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THURSDAY, MARCH 2, 1939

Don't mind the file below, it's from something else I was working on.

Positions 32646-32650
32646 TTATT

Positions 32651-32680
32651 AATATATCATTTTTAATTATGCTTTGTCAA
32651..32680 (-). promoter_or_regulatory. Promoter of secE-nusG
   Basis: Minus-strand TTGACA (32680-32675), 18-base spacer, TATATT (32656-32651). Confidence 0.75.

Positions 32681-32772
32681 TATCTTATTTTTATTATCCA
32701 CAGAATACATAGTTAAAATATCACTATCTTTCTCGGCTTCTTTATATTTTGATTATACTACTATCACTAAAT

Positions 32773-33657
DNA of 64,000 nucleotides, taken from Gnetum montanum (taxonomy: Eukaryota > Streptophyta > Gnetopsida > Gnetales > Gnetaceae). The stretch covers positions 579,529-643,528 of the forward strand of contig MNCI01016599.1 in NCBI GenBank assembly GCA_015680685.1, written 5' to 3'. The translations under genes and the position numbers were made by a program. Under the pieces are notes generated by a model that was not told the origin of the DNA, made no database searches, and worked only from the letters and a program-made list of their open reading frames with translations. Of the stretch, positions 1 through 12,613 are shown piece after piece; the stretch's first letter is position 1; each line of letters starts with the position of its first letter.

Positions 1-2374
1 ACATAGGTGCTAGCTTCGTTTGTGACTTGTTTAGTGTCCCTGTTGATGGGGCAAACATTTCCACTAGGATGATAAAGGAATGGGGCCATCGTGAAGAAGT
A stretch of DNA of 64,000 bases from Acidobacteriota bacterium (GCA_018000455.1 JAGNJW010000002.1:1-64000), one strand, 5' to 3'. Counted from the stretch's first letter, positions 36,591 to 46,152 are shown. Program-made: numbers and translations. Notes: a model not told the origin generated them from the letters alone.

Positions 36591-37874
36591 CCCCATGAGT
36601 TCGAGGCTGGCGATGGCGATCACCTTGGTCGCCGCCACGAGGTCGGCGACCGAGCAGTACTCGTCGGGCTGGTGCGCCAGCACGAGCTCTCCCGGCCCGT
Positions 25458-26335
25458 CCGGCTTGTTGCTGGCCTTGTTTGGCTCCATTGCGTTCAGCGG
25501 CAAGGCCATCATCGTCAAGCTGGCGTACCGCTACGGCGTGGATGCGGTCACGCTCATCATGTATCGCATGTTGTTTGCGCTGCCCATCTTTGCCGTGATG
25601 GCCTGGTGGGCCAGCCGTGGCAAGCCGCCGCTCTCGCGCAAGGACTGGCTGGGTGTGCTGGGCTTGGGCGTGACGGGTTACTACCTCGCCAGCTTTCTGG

CHURCH NOTICES COOLIDGE METHODIST CHURCH J. T. Kedmon, Pastor Regular services on the 2nd and 4th Sunday of each month: Sunday school 10 A. M. Preaching service 11 A. M. ! ntaig Worship 7:30 P. M. Sunday school at 10 A. M. will Church, at 2:30 P. M. Service for Sunday Feb. 26, 1939 10 a. m. Sunday ScnooL 11 a. m. Sermon Subject, “Seeing God.’’ :30 p. m. Address, "My Experience in Cuba.” o CHURCH OF CHRIST The church of Christ meets every Sunday at 10:45 a. m. at Legion Hall. You are cordially invited. CHURCH of GOD Walton Ave. at fid Street Charles Gross, Pastor Regular Service Sunday School 9:30 a. m. Wor ship 11 a. m. Sunday. rreaching, Tuesday, Friday and Sunday 8 p. m. Children's meeting 4:30 Friday. Young peoples meeting 6:30 Sun day. We visit the sick and have meet ings in their home when requested. All are cordially invited t« at tend our services. o COMMUNITY CHURCH E. M. Ward, Pastor Sunday school, 9:45 a. m. Morning worship, 11:00 o'clock Evening worship, 8:00 o’clock. Junior Endeavor, Intermediate Endeavor, 7:00 p. m. Senior Endeavor at 7 p. m. Woman’s Auxiliary, Ist and 3ru Thursdays of each month. o ■ CHURCH OF THE NAZARENF. W. L. Dicus, Pastor Sunday School 9:45 A M. Morning Worship 11 A.M. Evangelist Services 7:45 P.M. Midweek Prayer Meeting Wednesday eve at 7:45 o SEVENTH DAY ADVENTIST CHURCH At Methodist Church J. Lyle Pettis, Pastor Sabbath School at 9:45 a. m. Church Service at 11 each Satur day. Mid-week prayer service every Wednesday nght. You are alway s welcome to wor ship with us. BAPTIST CHURCH C. F. Frazier, Pastor Sunday School, 10:00 A. M. Sermon, 11:00 A. M. Training Union, 6:30 P. M. Sermon, 7:30 P. M. Y. W. A. Tuesday, 3:30 P. M. Junior G. A. Tuesday, 4:15 P.M. Teachers Meeting, and Prayer Meeting Wednesday, 7:30 P. M. W. M. S. Thursday, 2:30 P. M. Sunbeams, Thursday, 4:00 P. M. Junior R. A. Thursday, 6:30 P. M. Intermediate G. A. Friday, 4:00 P. M. ARIZONA By Lambreth Mmn A Hancock INTEREST SLIPPING No-Hum the world would find something new to get all ex cited about. People are getting very tired of all the war new s and talk Stirring up a fight depends on starting the action at the psycho logical moment —which is pretty soon after everybody gets good and hot. Every moment after you pass that point the chances for a fight grow les» and less. Last September—last December — and even as late as last month w r e could have started a war in Europe The munition manufacturers had the world statesmen by the tail swinging them around until they were dizzy drunk. They were ready to fight or do anything. The public was swept in on the whirl —but vision i s clearing up and there is a noticable return to sane living again. Our officials, in toxicated on the war idea, are still trying to w'hoop things up but the average man on the street is tired of reading headlines about threats, treaties preparedness and training. If we could start and finish a war in a couple of days we possibly could have one. Folk would get into it as a sort of lark to get away from the hum-drum of daily routine but, as with a vacation, after a short time most of us are ready to settle back into doing something peaceful and construct ive—at least peaceful. We don’t like to waster so much concern and time over anything that only con tributes to a state of unrest and uncertainty and an increased tax- i headache. It is now time for a change of . program. The nation’s interest in war stuff has passed the peak, j I Fishin’ season is fast arriving, j Baseball is just around the corner, j Spring hats and Easter frocks must | be acquired. Flowers and a few j ve* r>b’ef. must be planted in the garden. These things can’t wait. A war can. GERMAN BUND We have waited purposely one week to say anything about our j reaction to the Bund meeting last! week in New York. Day after we were profanely angry about the whole mess. It is best to cool off a while before saying your say. A little distance and cool air helps to clear things up a bit. After a week the feeling is about "as thus” I—We1 —We don’t like ’em. 2—People got put in the pen during the World War for saying things that were not half as strong against the government as were some of | the attacks made in the bund meeting. 3 —Any public meeting, anywhere in the United States, that requires 1500 policemen to re tain order is a nuisance—a damn nuisance. 4 —-Free speech that is: destructive or threatening to our form of government is not free as | we understand it. s—Peoples—People who ! live here and work here and yet whose first love of country ifc some where else should leave this country for this country’s good as well as for their own good. 6 —As in World War days, there is no room in this country for the hyphenated-American. 7 Jewish immigration to this country began as early, if not before, German immigration. They knew the Jews w r ere here before they came over here. And yet, somehow T we feel that the German Bund meeting was a i good thing. If a dozen more such meetings could be staged over the country it would completely defeat the Bund movement in this country. The public generally was disgusted with its conduct and its reaction is going to be strong enough to cause loyal German- American people to bring pressure against their continuance. SIT-DOWNERS LOSE SEATS More than ever today we are certain that we do not want any person, from the Presiident on down, to monkey with the Supreme i Court. It i» the one sure function 1 of our government to keep things , level. Crazy ideas |and .notions and actions may crop up here and there, certain groups and in dividuals may take it up themselves to crash thru our regular running programs and take things into their own hands, but so long as we have a free and efficient Supreme Court no abuse can long continue. It was heartening this week to know that the Supreme Court had declared sit-down strikes illegal. If officials in high office had done their duty a decision of the Su preme Court would not have been necessary. Th sacred rights of persons and property are a basic part of our j democratic form of government The rights of labor, an adequate wage hour, proper working hours, safe working conditions —they all have their place. But none of the groups seeking any of these benefits has a right to take possession of private property to gain their ends. When this can be done we might as well fold up our machinery and quit. Chief Justice Hughes strikes at tthe heart of the issue when he stated: “The employes had the right to strike but they had no license to commit acts of violence or to seize their employer’s plant. To justify such conduct because of existing of labor dispute or of an unfair labor practice would be to put a premium on resort to force instead of legal remedies and to subvert the principles of law and order which lie at the foundations of society.” o ARIZONA IN WASHINGTON By Bob Merkley This is written in what is known as the Deep South. Five of us, all Arizonans, are on our way for a short vacation at home. But let us talk of the Southland. The South is not like the North or the West. Westerners think of the United States as one big country. We call the Easterners greenhorns and dudes, perhaps, but nonetheless, we know they are all potential Westerners. We want them to come out and live among us. But in the South they still memorialize the generals who tried to keep the hated Yankees out. In almost every town and city UNITED STATES SENATE February 22, 1939 ! Dear Mr. Editor: In view of the fact that I have ! been grossly misrepresented in some quarters), in connection with THE VINDICATORS movement which I started, I respectfully re quest that, in all fairness to me, you publish the contents of this letter. I wish to briefly state the aims of this program: 1. KEEP AMERICA OUT OF WAR by enacting strict neutrality jlaws; staying clear of foreign political entanglements and embroil ments; and stop meddling in the internal affairs of other nations. 2. BANISH AL L FOREIGN j "ISMS,” (Nazism, Fascism, and j Communism). 3. STOP ALL IMMIGRATION FOR THE NEXT TEN YEARS, or until such time as all of our idle are re-employed. 4. REGISTER AND FINGER- I PRINT ALL ALIENS in order that we may ascertain the number of aliens in the United States and where located. 5. DEPORT ALL CRIMINALS j and UNDESIRABLE ALIENS and | expel those here illegally or those I who arrived legally and have re | mained illegally. The word “Vindicators” merely designates those who are participat ing in this nation-wide patriotic movement to bring about the enact ment of legislation to carry out the objectives stated above. Any Ameri can citizen regardless of face, political affiliation or religious creed, may become a member ot the Vindicators. There is no initiation fee, nor are there any dues. I am of the opinion that those who have bitterly condemned this movement have done so without having learned the facts. If there are any opponents to the above program I would appreciate their advising me of their objections, and I would likewise appreciate those in sympathy with the program writing me so that I may have the benefit of their cooperation and encouragement. Those endorsing this movement are striving to glorify Americanism and patriotism. We are endeavor ing to arouse the American people to the realization of the dangers of these foreign “isms,” Communism, Nazism and Fascism, that now in fest our country and threaten to undermine the foundation of on: Republic. The time has arrived when we must rekindle the flame of true American democracy—when ; we must rally and unite to pre- 1 serve and strengthen the ideals, 1 the doctrines and the institutions that have made our nation the worlds greatest citadel of freedom and liberty. I do not conceive how any real American would object to these principles and objectives. With the interest of all Americans in mind we have adopted the ! slogan, “OUR CITIZENS, OUR I COUNTRY, FIRST.” Respectfully yours, Robert R. Reynolds, U. S. S. you may find a monument to some one who fought in the Civil \\ ar. Each generation is taught to re member and to resent. Inscriptions on monuments sometimes read “Lest We Forget.” They would rather remember. That means for the North in general, however, and not for any individual person who happens to come this way. The people are friendly. You must not be in a hurry when you talk to them, for they have all of the time in the world.' Their drawl is soft and low. They gather in groups and talk in pleasant tones. Perhaps you will not understand what they are say ing, but it really does not matter. Nobody seems to care. The West is more modern. We think of oxen as primitive and to be found only in partly civilized countries, yet here in Alabama we see them creeping a'ong modern concrete highways, oblivious to the whizzing automobiles and to the march of time. People in the South are poor. There still remain a few of the old southern plantations, but they are not representative of the South as it is today. Those o’d planta tions exist much more in song and fancy than in fact. Most of the farms are small. The houses would not stand the rigors of a northern winter. The clothes would not turn a biting wind. But the South is not cold. It is mid winter and the fruit trees are blooming. The grass is green on the hillsides. People are out in the sunshine in their shirt sleeves. Nobody is in a hurry. No body seems to be cold or hungry. I think I could like the Deep South very much —If I had never seen the Southwest. THU CUOUUUR HXAMINKK NATIONAL DEFENSE CONTEST Gloria Appel, and Bth grade pupil won the local American Legion Na tional defense contest in the 7th and Bth grades at the Coolidgo Grammar School. Francelle Julian placed second and those receiving honorable mention were: Richard Ware, 7th grade; Betty June Mc- Euen, Bth grade; Teresa Akers, 7th grade; and June Runbeck, 7th grade. The awards will be given at the end of school along with the rest of the awards to be made. Mis» Appel’s essay will be sent to the National Headquarters to compete for the national prizes of SIOO and SSO respectively. WHY A STRONG NATIONAL DE FENSE IS ESSENTIAL TO PEACE On April 6, 1917 the United States declared war on Germany and not until over a year afterward in May 1918 did American Armies take part in any major battle. This period be tween April, 1916 and May 1917 was a period of preparation. We were not prepared for war and within a short period of time the United States was turned into a war factory. When we think of war we must not only think of the tragedies that occur on the battlefields but of the people at home. We must remember the sacrifices they are making. For instance, during the World War to j allow for food for the armies in France, we here were allotted a certain amount of sugar, flour and so forth per person per month. The red Cross asked for donations of money or labor from the individual. Women and girls met once a w r eek at a designated time and place and under the supervision of a Red Cross official or nurse. They rolled bandages, sewed, and made knitted garments to send to the soldiers overseas. Due to the scarcity of employees production was lessened but the demand was greater; there fore each home became a factory where knitted goods such as wash cloths, mittens, socks, pilots’ hel mets, mufflers, and sweaters were made in the housewife’s spare time. Had we been prepared such ex tremeties would not have been necessary. In this western hemisphere we have a rich diversity of resources and a respectful peaceful people functioning together under an ideal i of democratic government. These people must be protected because the wor’d has grown so small and weapons of attack so swift that no nation can be safe in its will to J 1 peace as long as any other single j powerful nation refuses to settle its grievances peacefully. With our defense, that is, our armies and navies, fully equipped we can have that protection. Pres. Roosevelt has asked Congress for a little over one half million dol lars to build up our national de ! sense. In the defense plan 9 450 i million dollars has been set aside for the army. Os this amount 300 mflMon dollars will be used for air craft. It has been estimated that only 170 million dollars will be used for airplanes. Some of the reasons for spending so much of the Armies apportionment for air defenses are: 1. An air force must include planes, combat and maintenance crews and air bases. 2. Like the Navy, it must be in existence when an emergency arises, being the first to see action. Production capacity applies only to replacements. 3. Even a defensive force must include many bombing planes capable of crippling the enemy bases. 4. The Munich conference show ed air forces are powerful voices at the peace talks. It has been estimated that Ameri can aircraft industry could more than triple its present output of airplanes to 12,000 planes in three years, a production figure, which Germany has already attained. Other projected expenditures will Include: 62 million dollars for con struction at existing air stations and establishment of air- bases in Alaska, Puerto Rico, New Hemp shire, and Florida, 33 mil.ion dol lars to add 2,200 officers and 25,000 enlisted men to the air corps pres ent personnel. The increase in en listed strength would include 1,200 flying cadets. Sacaton Teacher Dies After Short Illness Mrs. Gladys Whitaker Morago. daughter of Mr. and Mrs. Horace Whitaker, teacher in the Saca ton Indian School, died in the Sacaton Indian hospital at 2.30 Sunday morning. She had been ill one week. She was 21 years of age. Os the 450 million dollars ser 1 aside for the army 110 million will be used for equipment such as anti-aircraft guns, tanks, and ammunition. 32 million dollars will be Invested j in special orders from certain ' factories, such as c'othing. food, and other such war materials. 8 million dollars will be used to improve army coast defenses in Panama, Hawaii, and the United States. The Navy has been allotted $65,- 000,000 of which $21,000,000 will be used for navy planes. 44,000,000 will be used to strengthen naval bases in outlying possessions including Guam, Hawaii and others. The de fense program would almost double our present fleet of army and navy planes. In defense of the plans for two fleets, a Pacific fleet and an Atlantic fleet it absolutely sound and practical in every way. Without; an Atlantic fleet in case of an j enemy attack of the Pacific fleet j would be compelled to patrol the j Atlantic seaboard thus weakening! the Pacific coaet defenses and not | adequately protecting either coast, i An al’ocation of $10,000,000 has ! been made for the purpose of train ing 20,000 citizens as air pilots. It is better to prepare soldiers ir< leisure and prepare them well, than in haste and poorly. At the entry of the United States into the World War soldiers were trained I in such haste they were not give’ ; time to realize what they wen getting into. The least we could do is give our future cannon fodder a chance to know what they are fac ing. That is why $10,000,000 has been set aside for training pur- j poses. A hastily trained man is not an efficiently trained man. Twenty million dollars will be used for strengthening the forces protecting the Panama canal in cluding housing for the increased personn el. The reason for strengthening the forces in the j Panama Canal zone is obvious. The forces that are stationed at the I Canal are not sufficient to protect the canal should we engage in armed conflict. Since the Canal connects the Atlantic seaboard with the Pacific coast the enemy woub be sure to strike at such a vita spot. The conservation of natural re sources, public health and welfare, morale building of youth and age [announcement . Electrical Customers pl| Arizona Edison Co., Inc. §HJ ■ EFFECTIVE AT ONCE With each purchase of an electric roaster or a 100-200-300 watt floor or table lamp, one single convenience outlet will be installed FREE of charge by any qualified electrical contractor selected by the purchaser. Installation will be made in a suitable loca tion on the premises where the lamp or roaster is to be used. "j Due to the nature of construction in certain Cl >—types of adobe dwellings we reserve the right f " / to make exceptions where installation costs , y are likely to be excessive. SEE YOUR DEALER OR VISIT OUR OFFICE for full details Arizona Edison Co., Inc. i is a s much a part of defense as armaments themselves. If another form of government can present a united front in its attack on de mocracy, the attack must be met j by a united democracy, or witness the fate of Spain. If the people of this country feel secure there will be no internal strife. What would happen if this country would fall under the rule of a dictator? Dictatorship involves cost which the American will never pay—the blessed right of being able to say or do as we please. By that I mean freedom of spech, press, and religion. Under a dictator’s rule our youth would be cast into concen tration camps and our capital con fiscated. With an adequate nation al defense we need not fear an aggressor nation. The people of the U. S. should be thankful that a national de -1 sense program is being sponsored | to protect them and posterity in j stead of feeling that a national I war. | defense program is an advocate to H■ A ■ Own ltom&lliajhitf- IMSAAIDAMOATIIIA A .A, . ' LOANS Os course it will mean heavy government exp' nditures and adi. d taxes, but it w!>uld not mean b if so much as the cost of losing < ir democracy. After all, Eun >e borrowed from the United Stales an enormous sum of money to car y on the World War which the financiers of this country did not resent. Why shouldn’t we use all available money to our own ad vantage in the form of internal solidarity and strong national de fense. Prepardness for any and all evil is the basis of true patriotism. Arming for protection does not mean we are to become an aggres sor nation. Had England been pre pared the Munich agreement would not have been necessary and the dismemberment of Czechoslavakia could have been avoided. If other nations know that the United States is prepared for war they will hesitate to encroach on her territory. GLORIA APPEL, Bth grade pups.